Urena's theory of relevance for these six acts appears to be that they support an argument that Fernandez was, at the time of his alleged assault, a member of either a rival gang to the Trinitarios, or a competitor in the sale of marijuana, and that he therefore has a motive to lie in order to get back at Urena. According to Urena, the Government's motion, if granted in full, would serve "to cleanse" Fernandez in a way that would be misleading to the jury.

In assessing this theory, it would have been useful to know when the assault on Fernandez is alleged to have occurred, but neither the Government nor the defense armed the Court with this fact. However, because prior testimony at trial has revealed that Boquita was murdered-allegedly by Juan Anderson ("Gualla")-in 2006, the Court can safely assume that the alleged assault of Fernandez by Boquita and Urena occurred sometime in or before 2006.

The Court is persuaded by Urena's argument, to this extent: The jury should be able to consider, in assessing Fernandez's credibility, whether, at the time of his alleged assault, Fernandez was a rival gang member to Boquita or Urena, or a competitor in the sale of narcotics. There is a modest degree of probative value to this inquiry. Fernandez's status as a gang or narcotics-distribution rival conceivably may make him more prone to exaggerate or concoct a claim against an alleged leader of the Trinitarios Gang, such as Urena, than would be, for example, a civilian without any gang affiliation. Certainly the evidence at trial, to date, has underscored the murderous depth of the Trinitarios Gang's rivalries with its competitors, such that the defense may validly argue that the incriminating testimony of a rival gang member ought be viewed with a degree of suspicion. Inquiry into the circumstances of these acts, to the extent such inquiry tends to reveal gang affiliation or status as a narcotics distribution rival, is therefore permissible. To permit the jury to be left with the impression of Fernandez as an innocent victim of a gang assault, if his acts are consistent with those of gang or narcotics distribution rival, would be potentially misleading.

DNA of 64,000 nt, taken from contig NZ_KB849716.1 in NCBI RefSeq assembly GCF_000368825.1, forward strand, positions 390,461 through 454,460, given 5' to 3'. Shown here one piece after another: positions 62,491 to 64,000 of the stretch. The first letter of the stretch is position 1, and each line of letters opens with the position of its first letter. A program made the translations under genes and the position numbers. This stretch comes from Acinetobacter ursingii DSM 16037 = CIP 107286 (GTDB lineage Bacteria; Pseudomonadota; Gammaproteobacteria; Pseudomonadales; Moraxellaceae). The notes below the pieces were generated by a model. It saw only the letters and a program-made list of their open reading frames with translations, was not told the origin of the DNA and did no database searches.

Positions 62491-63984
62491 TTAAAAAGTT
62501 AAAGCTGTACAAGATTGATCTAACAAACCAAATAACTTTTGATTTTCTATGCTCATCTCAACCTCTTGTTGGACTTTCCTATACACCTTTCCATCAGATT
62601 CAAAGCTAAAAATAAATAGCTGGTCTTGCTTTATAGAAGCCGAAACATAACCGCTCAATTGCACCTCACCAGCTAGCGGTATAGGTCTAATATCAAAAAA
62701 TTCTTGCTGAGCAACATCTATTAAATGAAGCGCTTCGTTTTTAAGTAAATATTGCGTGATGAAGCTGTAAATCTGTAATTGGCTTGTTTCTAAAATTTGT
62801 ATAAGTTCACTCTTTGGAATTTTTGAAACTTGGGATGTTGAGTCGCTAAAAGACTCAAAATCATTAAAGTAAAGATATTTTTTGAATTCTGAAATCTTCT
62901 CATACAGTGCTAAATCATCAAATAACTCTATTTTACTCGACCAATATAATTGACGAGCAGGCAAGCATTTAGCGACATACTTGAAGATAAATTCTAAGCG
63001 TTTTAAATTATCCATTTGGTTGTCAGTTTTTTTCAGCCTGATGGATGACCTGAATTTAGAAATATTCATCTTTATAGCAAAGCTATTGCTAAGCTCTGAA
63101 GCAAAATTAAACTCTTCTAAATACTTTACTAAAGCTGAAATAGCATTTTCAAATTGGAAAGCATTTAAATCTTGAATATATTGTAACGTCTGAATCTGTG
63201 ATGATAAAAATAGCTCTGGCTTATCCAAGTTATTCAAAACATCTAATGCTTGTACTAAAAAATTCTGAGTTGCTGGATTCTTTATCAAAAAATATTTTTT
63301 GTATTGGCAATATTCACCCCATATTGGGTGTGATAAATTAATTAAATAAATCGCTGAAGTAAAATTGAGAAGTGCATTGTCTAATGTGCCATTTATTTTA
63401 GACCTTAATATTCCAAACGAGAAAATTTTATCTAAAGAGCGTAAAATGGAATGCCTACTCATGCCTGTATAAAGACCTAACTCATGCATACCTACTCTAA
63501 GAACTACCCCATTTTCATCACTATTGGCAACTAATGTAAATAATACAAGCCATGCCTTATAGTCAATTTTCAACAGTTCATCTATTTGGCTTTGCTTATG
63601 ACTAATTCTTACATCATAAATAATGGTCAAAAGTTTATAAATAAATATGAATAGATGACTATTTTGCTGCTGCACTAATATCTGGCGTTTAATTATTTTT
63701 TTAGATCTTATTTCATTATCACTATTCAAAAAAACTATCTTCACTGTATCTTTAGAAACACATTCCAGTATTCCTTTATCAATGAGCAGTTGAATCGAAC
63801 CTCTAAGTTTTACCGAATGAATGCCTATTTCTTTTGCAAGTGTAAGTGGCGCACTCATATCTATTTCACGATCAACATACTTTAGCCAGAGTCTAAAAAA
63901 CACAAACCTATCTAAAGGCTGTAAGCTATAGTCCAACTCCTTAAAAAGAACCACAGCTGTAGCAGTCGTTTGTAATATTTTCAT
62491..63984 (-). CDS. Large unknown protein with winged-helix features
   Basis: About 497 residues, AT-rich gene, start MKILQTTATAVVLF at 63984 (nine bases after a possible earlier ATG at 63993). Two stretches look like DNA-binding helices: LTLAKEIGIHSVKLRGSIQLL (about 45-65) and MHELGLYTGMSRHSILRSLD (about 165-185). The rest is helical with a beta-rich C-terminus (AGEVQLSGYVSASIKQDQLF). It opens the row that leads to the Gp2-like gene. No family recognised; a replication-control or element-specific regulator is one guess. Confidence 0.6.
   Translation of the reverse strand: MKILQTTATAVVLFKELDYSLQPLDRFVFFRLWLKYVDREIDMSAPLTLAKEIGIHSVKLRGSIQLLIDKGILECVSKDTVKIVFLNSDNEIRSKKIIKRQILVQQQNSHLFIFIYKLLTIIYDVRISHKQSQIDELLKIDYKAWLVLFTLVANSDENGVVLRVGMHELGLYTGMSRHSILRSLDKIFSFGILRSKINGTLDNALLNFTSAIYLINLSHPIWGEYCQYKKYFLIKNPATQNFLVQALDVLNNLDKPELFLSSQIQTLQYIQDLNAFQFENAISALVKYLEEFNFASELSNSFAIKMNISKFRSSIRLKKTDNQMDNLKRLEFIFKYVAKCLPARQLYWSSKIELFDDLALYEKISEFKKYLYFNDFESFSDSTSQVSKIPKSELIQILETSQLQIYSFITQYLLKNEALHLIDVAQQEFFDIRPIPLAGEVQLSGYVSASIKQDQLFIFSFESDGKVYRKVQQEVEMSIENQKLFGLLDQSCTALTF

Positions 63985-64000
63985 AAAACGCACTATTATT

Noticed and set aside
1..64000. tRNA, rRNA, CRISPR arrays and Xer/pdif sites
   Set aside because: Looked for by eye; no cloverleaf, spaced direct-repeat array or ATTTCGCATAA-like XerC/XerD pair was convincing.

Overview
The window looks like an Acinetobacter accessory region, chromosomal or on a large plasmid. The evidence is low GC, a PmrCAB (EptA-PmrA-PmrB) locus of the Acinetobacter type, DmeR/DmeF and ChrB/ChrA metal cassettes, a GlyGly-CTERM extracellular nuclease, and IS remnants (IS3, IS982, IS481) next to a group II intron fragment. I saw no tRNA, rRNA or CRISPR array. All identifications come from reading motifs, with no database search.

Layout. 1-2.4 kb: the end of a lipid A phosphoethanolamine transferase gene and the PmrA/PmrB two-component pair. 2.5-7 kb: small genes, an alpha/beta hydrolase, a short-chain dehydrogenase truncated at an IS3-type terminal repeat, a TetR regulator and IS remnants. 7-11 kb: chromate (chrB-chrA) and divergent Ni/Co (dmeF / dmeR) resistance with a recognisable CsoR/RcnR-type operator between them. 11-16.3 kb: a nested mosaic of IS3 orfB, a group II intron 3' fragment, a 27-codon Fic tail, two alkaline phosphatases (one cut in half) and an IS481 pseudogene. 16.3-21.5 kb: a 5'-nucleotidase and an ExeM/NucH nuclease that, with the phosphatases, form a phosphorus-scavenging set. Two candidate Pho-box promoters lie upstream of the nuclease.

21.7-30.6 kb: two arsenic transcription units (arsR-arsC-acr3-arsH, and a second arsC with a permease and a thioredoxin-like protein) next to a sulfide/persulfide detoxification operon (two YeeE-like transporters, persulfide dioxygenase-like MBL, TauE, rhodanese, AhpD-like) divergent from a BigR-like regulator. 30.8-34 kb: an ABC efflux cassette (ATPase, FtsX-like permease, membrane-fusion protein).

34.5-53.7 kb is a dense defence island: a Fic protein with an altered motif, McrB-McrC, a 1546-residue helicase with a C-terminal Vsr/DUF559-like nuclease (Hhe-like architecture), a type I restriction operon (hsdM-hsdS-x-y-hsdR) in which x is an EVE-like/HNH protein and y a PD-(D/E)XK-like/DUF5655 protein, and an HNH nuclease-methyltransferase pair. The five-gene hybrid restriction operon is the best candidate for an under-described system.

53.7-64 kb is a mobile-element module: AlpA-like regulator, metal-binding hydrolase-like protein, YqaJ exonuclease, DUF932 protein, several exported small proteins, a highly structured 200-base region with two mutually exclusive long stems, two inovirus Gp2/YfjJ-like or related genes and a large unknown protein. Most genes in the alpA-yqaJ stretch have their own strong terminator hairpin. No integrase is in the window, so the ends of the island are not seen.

At the same time, salacious probing of Fernandez's prior bad acts of assault or narcotics distribution, in a manner that does not seek to establish gang affiliation or rival status, is not permissible. The mere fact of engaging in such conduct, which by its nature is not inherently indicative of dishonesty, would not bear on Fernandez's credibility in this trial. The Court also admonishes defense counsel that it expects inquiry into such prior conduct to be efficient. The Court does not expect the cross-examination into these instances of prior conduct to take up much of the jury's time. Counsel for Urena is directed to make the inquiry quick and to the point. Extended inquiry into these subjects would present a substantial risk of delay and, potentially, confusion, which under Federal Rule of Evidence 403 might come to overwhelm the modest probative value of Fernandez's prior conduct.

Accordingly, counsel for Urena may inquire, consistent with Rules 608(b) and 403, into instances of prior bad acts by Fernandez that are consistent with activity as a rival gang member to the Trinitarios or the sale of marijuana as a rival distributor to the Trinitarios-namely, the assaults on January 31, 2004, March 14, 2004, and September 1, 2004; and the possession of marijuana on March 17, 2006 and May 1, 2006. Counsel is instructed, however, to focus on the aspects of these actions that are indicative of rival conduct to that of the Trinitarios, and not to focus on these acts as freestanding bad acts. As to the offenses which led to arrests but not convictions, counsel are directed not to elicit the fact of the arrest, which is itself irrelevant. As to the offenses that led to convictions, counsel may elicit the fact of such a conviction only inf the witness denies the underlying conduct.

Urena may not, however, inquire into the circumstances of Fernandez's December 6, 2012 domestic violence arrest, or the conduct underlying it. This incident is remote in time to the alleged assault at issue. Further, Urena does not explain how this incident is in any way probative of Fernandez's character for truthfulness or untruthfulness. See United States v. Jeffers, 402 F.Appx. 601, 603 (2d Cir. 2010) (affirming district court's decision to preclude acts of domestic violence because they did not bear on witness's credibility). Unlike the assaults and narcotics offenses described above, Fernandez's alleged domestic violence has no plausible nexus to competing gang activity that might tend to color his testimony against a Trinitariosaffiliated defendant.

The Government's motion is therefore granted in part and denied in part.